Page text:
New park set to open this month. What to name it remains undecided

The palm trees are planted, the grass is growing, and a stage is set at Palm Springs’ newest park. One thing missing when it opens later this month, however, will be a name.

The city is planning an October 21 opening ceremony for the 1.5-acre park along North Museum Drive. For now, it is being called “Downtown Park.” But if Palm Springs Preservation Foundation (PSPF) efforts pay off, the park will be named after Nellie Coffman.

Coffman is considered the “mother” of Palm Springs and a driving force behind the original tourism industry in the city and its initial growth. The new park sits at the site of her Desert Inn, which began as a sanitorium in the early 1900s and later expanded to become a world-famous getaway for Hollywood celebrities. A Cathedral City middle school bearing her name opened in 1980.

If the park were to be named in Coffman’s honor, it would be the culmination of a campaign dating back more than four years. During that time, members of the PSPF produced a pamphlet, wrote letters, and held meetings with city officials past and present. They also commissioned a film about the naming and dedicated a portion of the organization’s website to the effort.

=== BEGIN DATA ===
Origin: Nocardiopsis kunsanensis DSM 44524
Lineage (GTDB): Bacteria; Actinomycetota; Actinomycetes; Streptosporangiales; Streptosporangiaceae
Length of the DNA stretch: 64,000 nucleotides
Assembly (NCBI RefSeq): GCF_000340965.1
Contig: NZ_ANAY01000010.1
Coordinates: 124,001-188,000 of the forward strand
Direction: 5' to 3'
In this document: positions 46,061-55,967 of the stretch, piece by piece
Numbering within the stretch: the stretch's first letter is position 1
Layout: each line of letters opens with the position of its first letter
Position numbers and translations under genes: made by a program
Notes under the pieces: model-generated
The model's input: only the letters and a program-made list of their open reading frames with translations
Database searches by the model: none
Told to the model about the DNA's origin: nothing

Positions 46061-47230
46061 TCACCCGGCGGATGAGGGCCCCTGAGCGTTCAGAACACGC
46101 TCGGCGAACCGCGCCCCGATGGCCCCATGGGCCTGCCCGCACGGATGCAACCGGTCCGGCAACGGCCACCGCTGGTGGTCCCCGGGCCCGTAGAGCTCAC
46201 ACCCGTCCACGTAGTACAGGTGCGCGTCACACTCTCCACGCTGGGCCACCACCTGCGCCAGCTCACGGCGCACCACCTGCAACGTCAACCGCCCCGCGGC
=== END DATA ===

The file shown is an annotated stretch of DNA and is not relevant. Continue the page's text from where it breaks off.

“The Desert Inn is the very reason Palm Springs and the surrounding Coachella Valley came into international consciousness over a century ago,” the film begins. “That fame persists today and is directly attributable to the tenacity and fortitude of Nellie Coffman.”

Nellie Coffman, known as the Mother of Palm Springs, with her sons. (Photo courtesy Palm Springs Historical Society)

Gary Johns, president of PSPF, said Monday the organization’s efforts have so far paid off only in starting conversations about the naming. He remains hopeful the city will now move forward to honor Coffman as it has other female pioneers, such as Francis Stevens and Ruth Hardy, who both have city parks dedicated in their honor.

City Manager Justin Clifton said last week he plans to ask Palm Springs City Council members if they would like to have the issue on their agenda. That move would begin the official process of attaching a name to the park.

At a time when naming city facilities and erecting monuments to city leaders is under the microscope, it may be challenging to get anyone at City Hall to commit to naming the new park any time soon. But Johns remains hopeful his organization’s efforts will see results.

“We got really good, strong feedback from these meetings,” Johns said of conversations held with City Council members during the past four years. “We’ve kept up the advocacy.”

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